By Lt. Col. Jeffrey Neuberger, 92nd Air Refueling Wing Chaplain
/ Published December 06, 2007
FAIRCHILD AIR FORCE BASE, Wash. -- I like modern technology, but I haven't adapted all that well in some areas. I wear glasses, bi-focals to be exact, and the combination of bi-focals and computer screens has resulted in chronic neck pain. Frequent typing on the computer has led to carpel tunnel syndrome. I've found that repetitive motions can often lead to chronic, painful conditions.
Thankfully there is a science called ergonomics, based on the premise that tools humans use and the environment they work in should be matched with their capabilities and limitations, rather than forcing humans to adapt to the physical environment.
Research includes studies of work areas like seats, desks, consoles and cockpits in terms of human physical size, comfort, strength, and vision. This also includes physiological stresses such as work speed, work load, decision making, fatigue and all kinds of mental demands. The negative affect of these stresses are often defined as "occupational hazards" which we try our best to minimize in order to maximize our efforts.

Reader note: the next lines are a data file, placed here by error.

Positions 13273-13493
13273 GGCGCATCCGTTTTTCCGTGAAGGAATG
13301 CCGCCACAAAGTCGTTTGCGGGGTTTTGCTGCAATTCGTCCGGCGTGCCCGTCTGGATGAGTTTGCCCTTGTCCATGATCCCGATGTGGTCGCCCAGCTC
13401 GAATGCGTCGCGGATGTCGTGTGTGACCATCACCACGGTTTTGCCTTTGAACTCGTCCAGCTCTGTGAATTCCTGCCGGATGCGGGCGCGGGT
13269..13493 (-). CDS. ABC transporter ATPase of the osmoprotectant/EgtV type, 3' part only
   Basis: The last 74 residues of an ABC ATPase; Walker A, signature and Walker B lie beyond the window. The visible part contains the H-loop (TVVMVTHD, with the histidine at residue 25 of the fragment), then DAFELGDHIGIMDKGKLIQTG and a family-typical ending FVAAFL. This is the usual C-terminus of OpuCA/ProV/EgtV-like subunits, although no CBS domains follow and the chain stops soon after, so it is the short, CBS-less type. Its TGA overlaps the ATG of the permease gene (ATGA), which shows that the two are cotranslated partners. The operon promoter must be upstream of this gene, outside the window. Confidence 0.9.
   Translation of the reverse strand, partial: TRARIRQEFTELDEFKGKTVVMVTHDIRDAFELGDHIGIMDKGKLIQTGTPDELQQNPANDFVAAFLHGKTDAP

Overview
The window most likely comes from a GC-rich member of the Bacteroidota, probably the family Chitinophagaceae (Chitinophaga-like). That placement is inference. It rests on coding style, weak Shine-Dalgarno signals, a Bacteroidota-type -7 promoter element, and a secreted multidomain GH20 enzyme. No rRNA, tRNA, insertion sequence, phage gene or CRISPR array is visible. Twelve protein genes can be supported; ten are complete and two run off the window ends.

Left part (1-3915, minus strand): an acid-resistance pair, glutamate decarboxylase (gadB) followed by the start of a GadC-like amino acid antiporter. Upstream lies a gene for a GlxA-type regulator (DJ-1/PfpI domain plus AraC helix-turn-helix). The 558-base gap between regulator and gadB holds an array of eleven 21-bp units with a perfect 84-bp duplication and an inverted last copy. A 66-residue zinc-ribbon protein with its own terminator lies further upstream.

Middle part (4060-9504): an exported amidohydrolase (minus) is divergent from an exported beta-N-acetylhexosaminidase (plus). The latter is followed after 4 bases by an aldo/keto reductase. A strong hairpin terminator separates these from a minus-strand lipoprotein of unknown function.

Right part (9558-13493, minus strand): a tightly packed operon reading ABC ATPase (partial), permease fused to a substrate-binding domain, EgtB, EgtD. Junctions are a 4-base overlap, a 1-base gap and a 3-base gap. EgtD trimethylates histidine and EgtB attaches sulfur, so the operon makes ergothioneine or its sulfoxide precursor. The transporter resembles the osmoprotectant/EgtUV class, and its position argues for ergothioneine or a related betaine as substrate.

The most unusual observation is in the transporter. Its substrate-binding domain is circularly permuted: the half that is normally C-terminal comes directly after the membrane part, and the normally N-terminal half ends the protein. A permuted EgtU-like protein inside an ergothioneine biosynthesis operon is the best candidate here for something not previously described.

In a real sense it is not the load that breaks us down but the way we carry it.
This is also true when we experience psychological, emotional and spiritual stressors in life. The way we carry our burdens will determine the quality of our journey. As a chaplain, I am aware of the common stressors of military life, predominantly the separation of deployment and the affect on relationships. I am also aware of the vast array of helping agencies within our wing, from the volunteer Phoenix Spouses to First Sergeants who provide one-on-one help for deployed family members to the professionals of the Medical Group and the Airmen and Family Readiness Center.
There is no reason whatsoever for any member of our wing to feel a burden is too much to bear because there are many who care and will help carry those burdens....and this gives new meaning to 'carry on.'